Imagine the joy of being able to travel between Paris and Bordeaux in just two hours (currently the fastest option is 3hr14).
Well, in just over a year's time, you won't have to imagine anymore. On July 2nd, 2017, SNCF will open a two-hour (and four minutes) speedy Paris-Bordeaux option.
That's a time saver of an hour and ten minutes. SNCF has promised 18 high-speed non-stop return journeys a day on a line that is set to run more like a shuttle, with hourly trains in off-peak times, and every 30 minutes during peak hours.
There will also be a number of high-speed trains doing the same journey with just one or two stops, meaning passengers bound for cities like Poitiers, Angoulême and Libourne can also rejoice.
A commuter will be able to get down to Bordeaux before 9am, and stay until 9pm before taking the last train home. Even better news for those coming up to Paris, with the trains allowing arrival as early as 8am (and 9pm departures).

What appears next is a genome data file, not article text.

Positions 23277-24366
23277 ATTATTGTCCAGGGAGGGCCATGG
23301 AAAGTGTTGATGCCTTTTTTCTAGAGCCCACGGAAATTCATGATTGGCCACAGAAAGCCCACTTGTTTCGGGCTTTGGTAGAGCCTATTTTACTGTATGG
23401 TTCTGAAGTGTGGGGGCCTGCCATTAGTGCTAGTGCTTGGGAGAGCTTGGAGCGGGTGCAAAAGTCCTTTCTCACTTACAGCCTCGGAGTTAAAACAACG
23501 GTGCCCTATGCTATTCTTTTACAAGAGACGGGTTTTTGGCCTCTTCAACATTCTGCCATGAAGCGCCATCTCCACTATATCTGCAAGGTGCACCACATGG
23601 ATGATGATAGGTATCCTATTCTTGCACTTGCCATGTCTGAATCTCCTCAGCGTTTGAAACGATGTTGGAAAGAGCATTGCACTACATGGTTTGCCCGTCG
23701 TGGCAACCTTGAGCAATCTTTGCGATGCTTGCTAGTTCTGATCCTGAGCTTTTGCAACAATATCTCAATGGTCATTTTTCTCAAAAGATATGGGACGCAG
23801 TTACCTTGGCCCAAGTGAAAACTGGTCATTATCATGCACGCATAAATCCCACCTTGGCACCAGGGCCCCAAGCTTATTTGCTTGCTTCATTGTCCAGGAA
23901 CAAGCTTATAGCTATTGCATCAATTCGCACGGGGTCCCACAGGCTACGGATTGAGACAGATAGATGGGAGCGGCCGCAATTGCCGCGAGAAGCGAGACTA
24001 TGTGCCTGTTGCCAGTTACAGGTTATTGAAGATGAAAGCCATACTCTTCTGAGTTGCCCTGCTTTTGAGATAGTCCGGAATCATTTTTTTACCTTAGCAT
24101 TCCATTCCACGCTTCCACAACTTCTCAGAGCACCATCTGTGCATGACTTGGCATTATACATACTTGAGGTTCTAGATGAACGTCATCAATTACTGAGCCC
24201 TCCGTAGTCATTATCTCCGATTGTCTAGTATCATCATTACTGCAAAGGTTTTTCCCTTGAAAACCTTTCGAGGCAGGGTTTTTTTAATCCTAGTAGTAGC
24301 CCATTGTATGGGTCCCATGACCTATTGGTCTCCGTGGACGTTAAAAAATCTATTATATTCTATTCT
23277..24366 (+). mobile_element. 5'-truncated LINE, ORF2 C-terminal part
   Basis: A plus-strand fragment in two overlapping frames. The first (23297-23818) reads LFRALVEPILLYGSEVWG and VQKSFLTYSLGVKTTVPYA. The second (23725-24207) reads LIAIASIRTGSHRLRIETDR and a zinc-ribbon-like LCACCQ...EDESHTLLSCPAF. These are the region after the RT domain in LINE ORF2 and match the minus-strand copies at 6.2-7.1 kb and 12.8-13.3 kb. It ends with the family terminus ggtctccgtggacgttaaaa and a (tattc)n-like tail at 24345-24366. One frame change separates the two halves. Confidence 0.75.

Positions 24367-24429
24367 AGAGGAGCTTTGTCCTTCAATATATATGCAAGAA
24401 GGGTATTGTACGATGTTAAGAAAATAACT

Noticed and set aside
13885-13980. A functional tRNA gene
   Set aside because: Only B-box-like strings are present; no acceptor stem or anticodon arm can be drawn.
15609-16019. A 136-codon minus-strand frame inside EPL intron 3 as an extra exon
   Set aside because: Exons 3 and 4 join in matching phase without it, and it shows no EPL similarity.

But wait, there's more. The quicker service will affect a total of 27 cities across France, meaning, for example, that a trip from Paris to western city Rennes will only take 1hr25, compared to the current 2hr04.
A trip from Paris to Hendaye, the most south-westerly town in France, will be 1hr12 quicker which means the Spanish border is just 4hr09 one way.
In fact, there will be an almost total rewrite of some 2,500 daily trips – about a third of all regional train journeys in the country.
These changes will also include a ten minute quicker trip between Paris and Nantes, and Paris to Toulouse sinking from a 5hr25 journey to 4hr09.
The overhaul will see SNCF roll out 40 new trains on certain lines and refurbishing another 24 between now and 2019 as part of a billion-euro plan.
This will also include “more ergonomic” chairs (which we can hope means they're more comfortable too) and WiFi connections aboard all trains.
By 2019, the Paris to Bordeaux line is expected to have an additional 2.3 million passengers per yer.
We can only hope that the new trains will attract some new drivers, not least considering a recent report found that between 70 and 90 regional trains have been cancelled each day in France this year, mostly due to retiring staff and unattractive working conditions.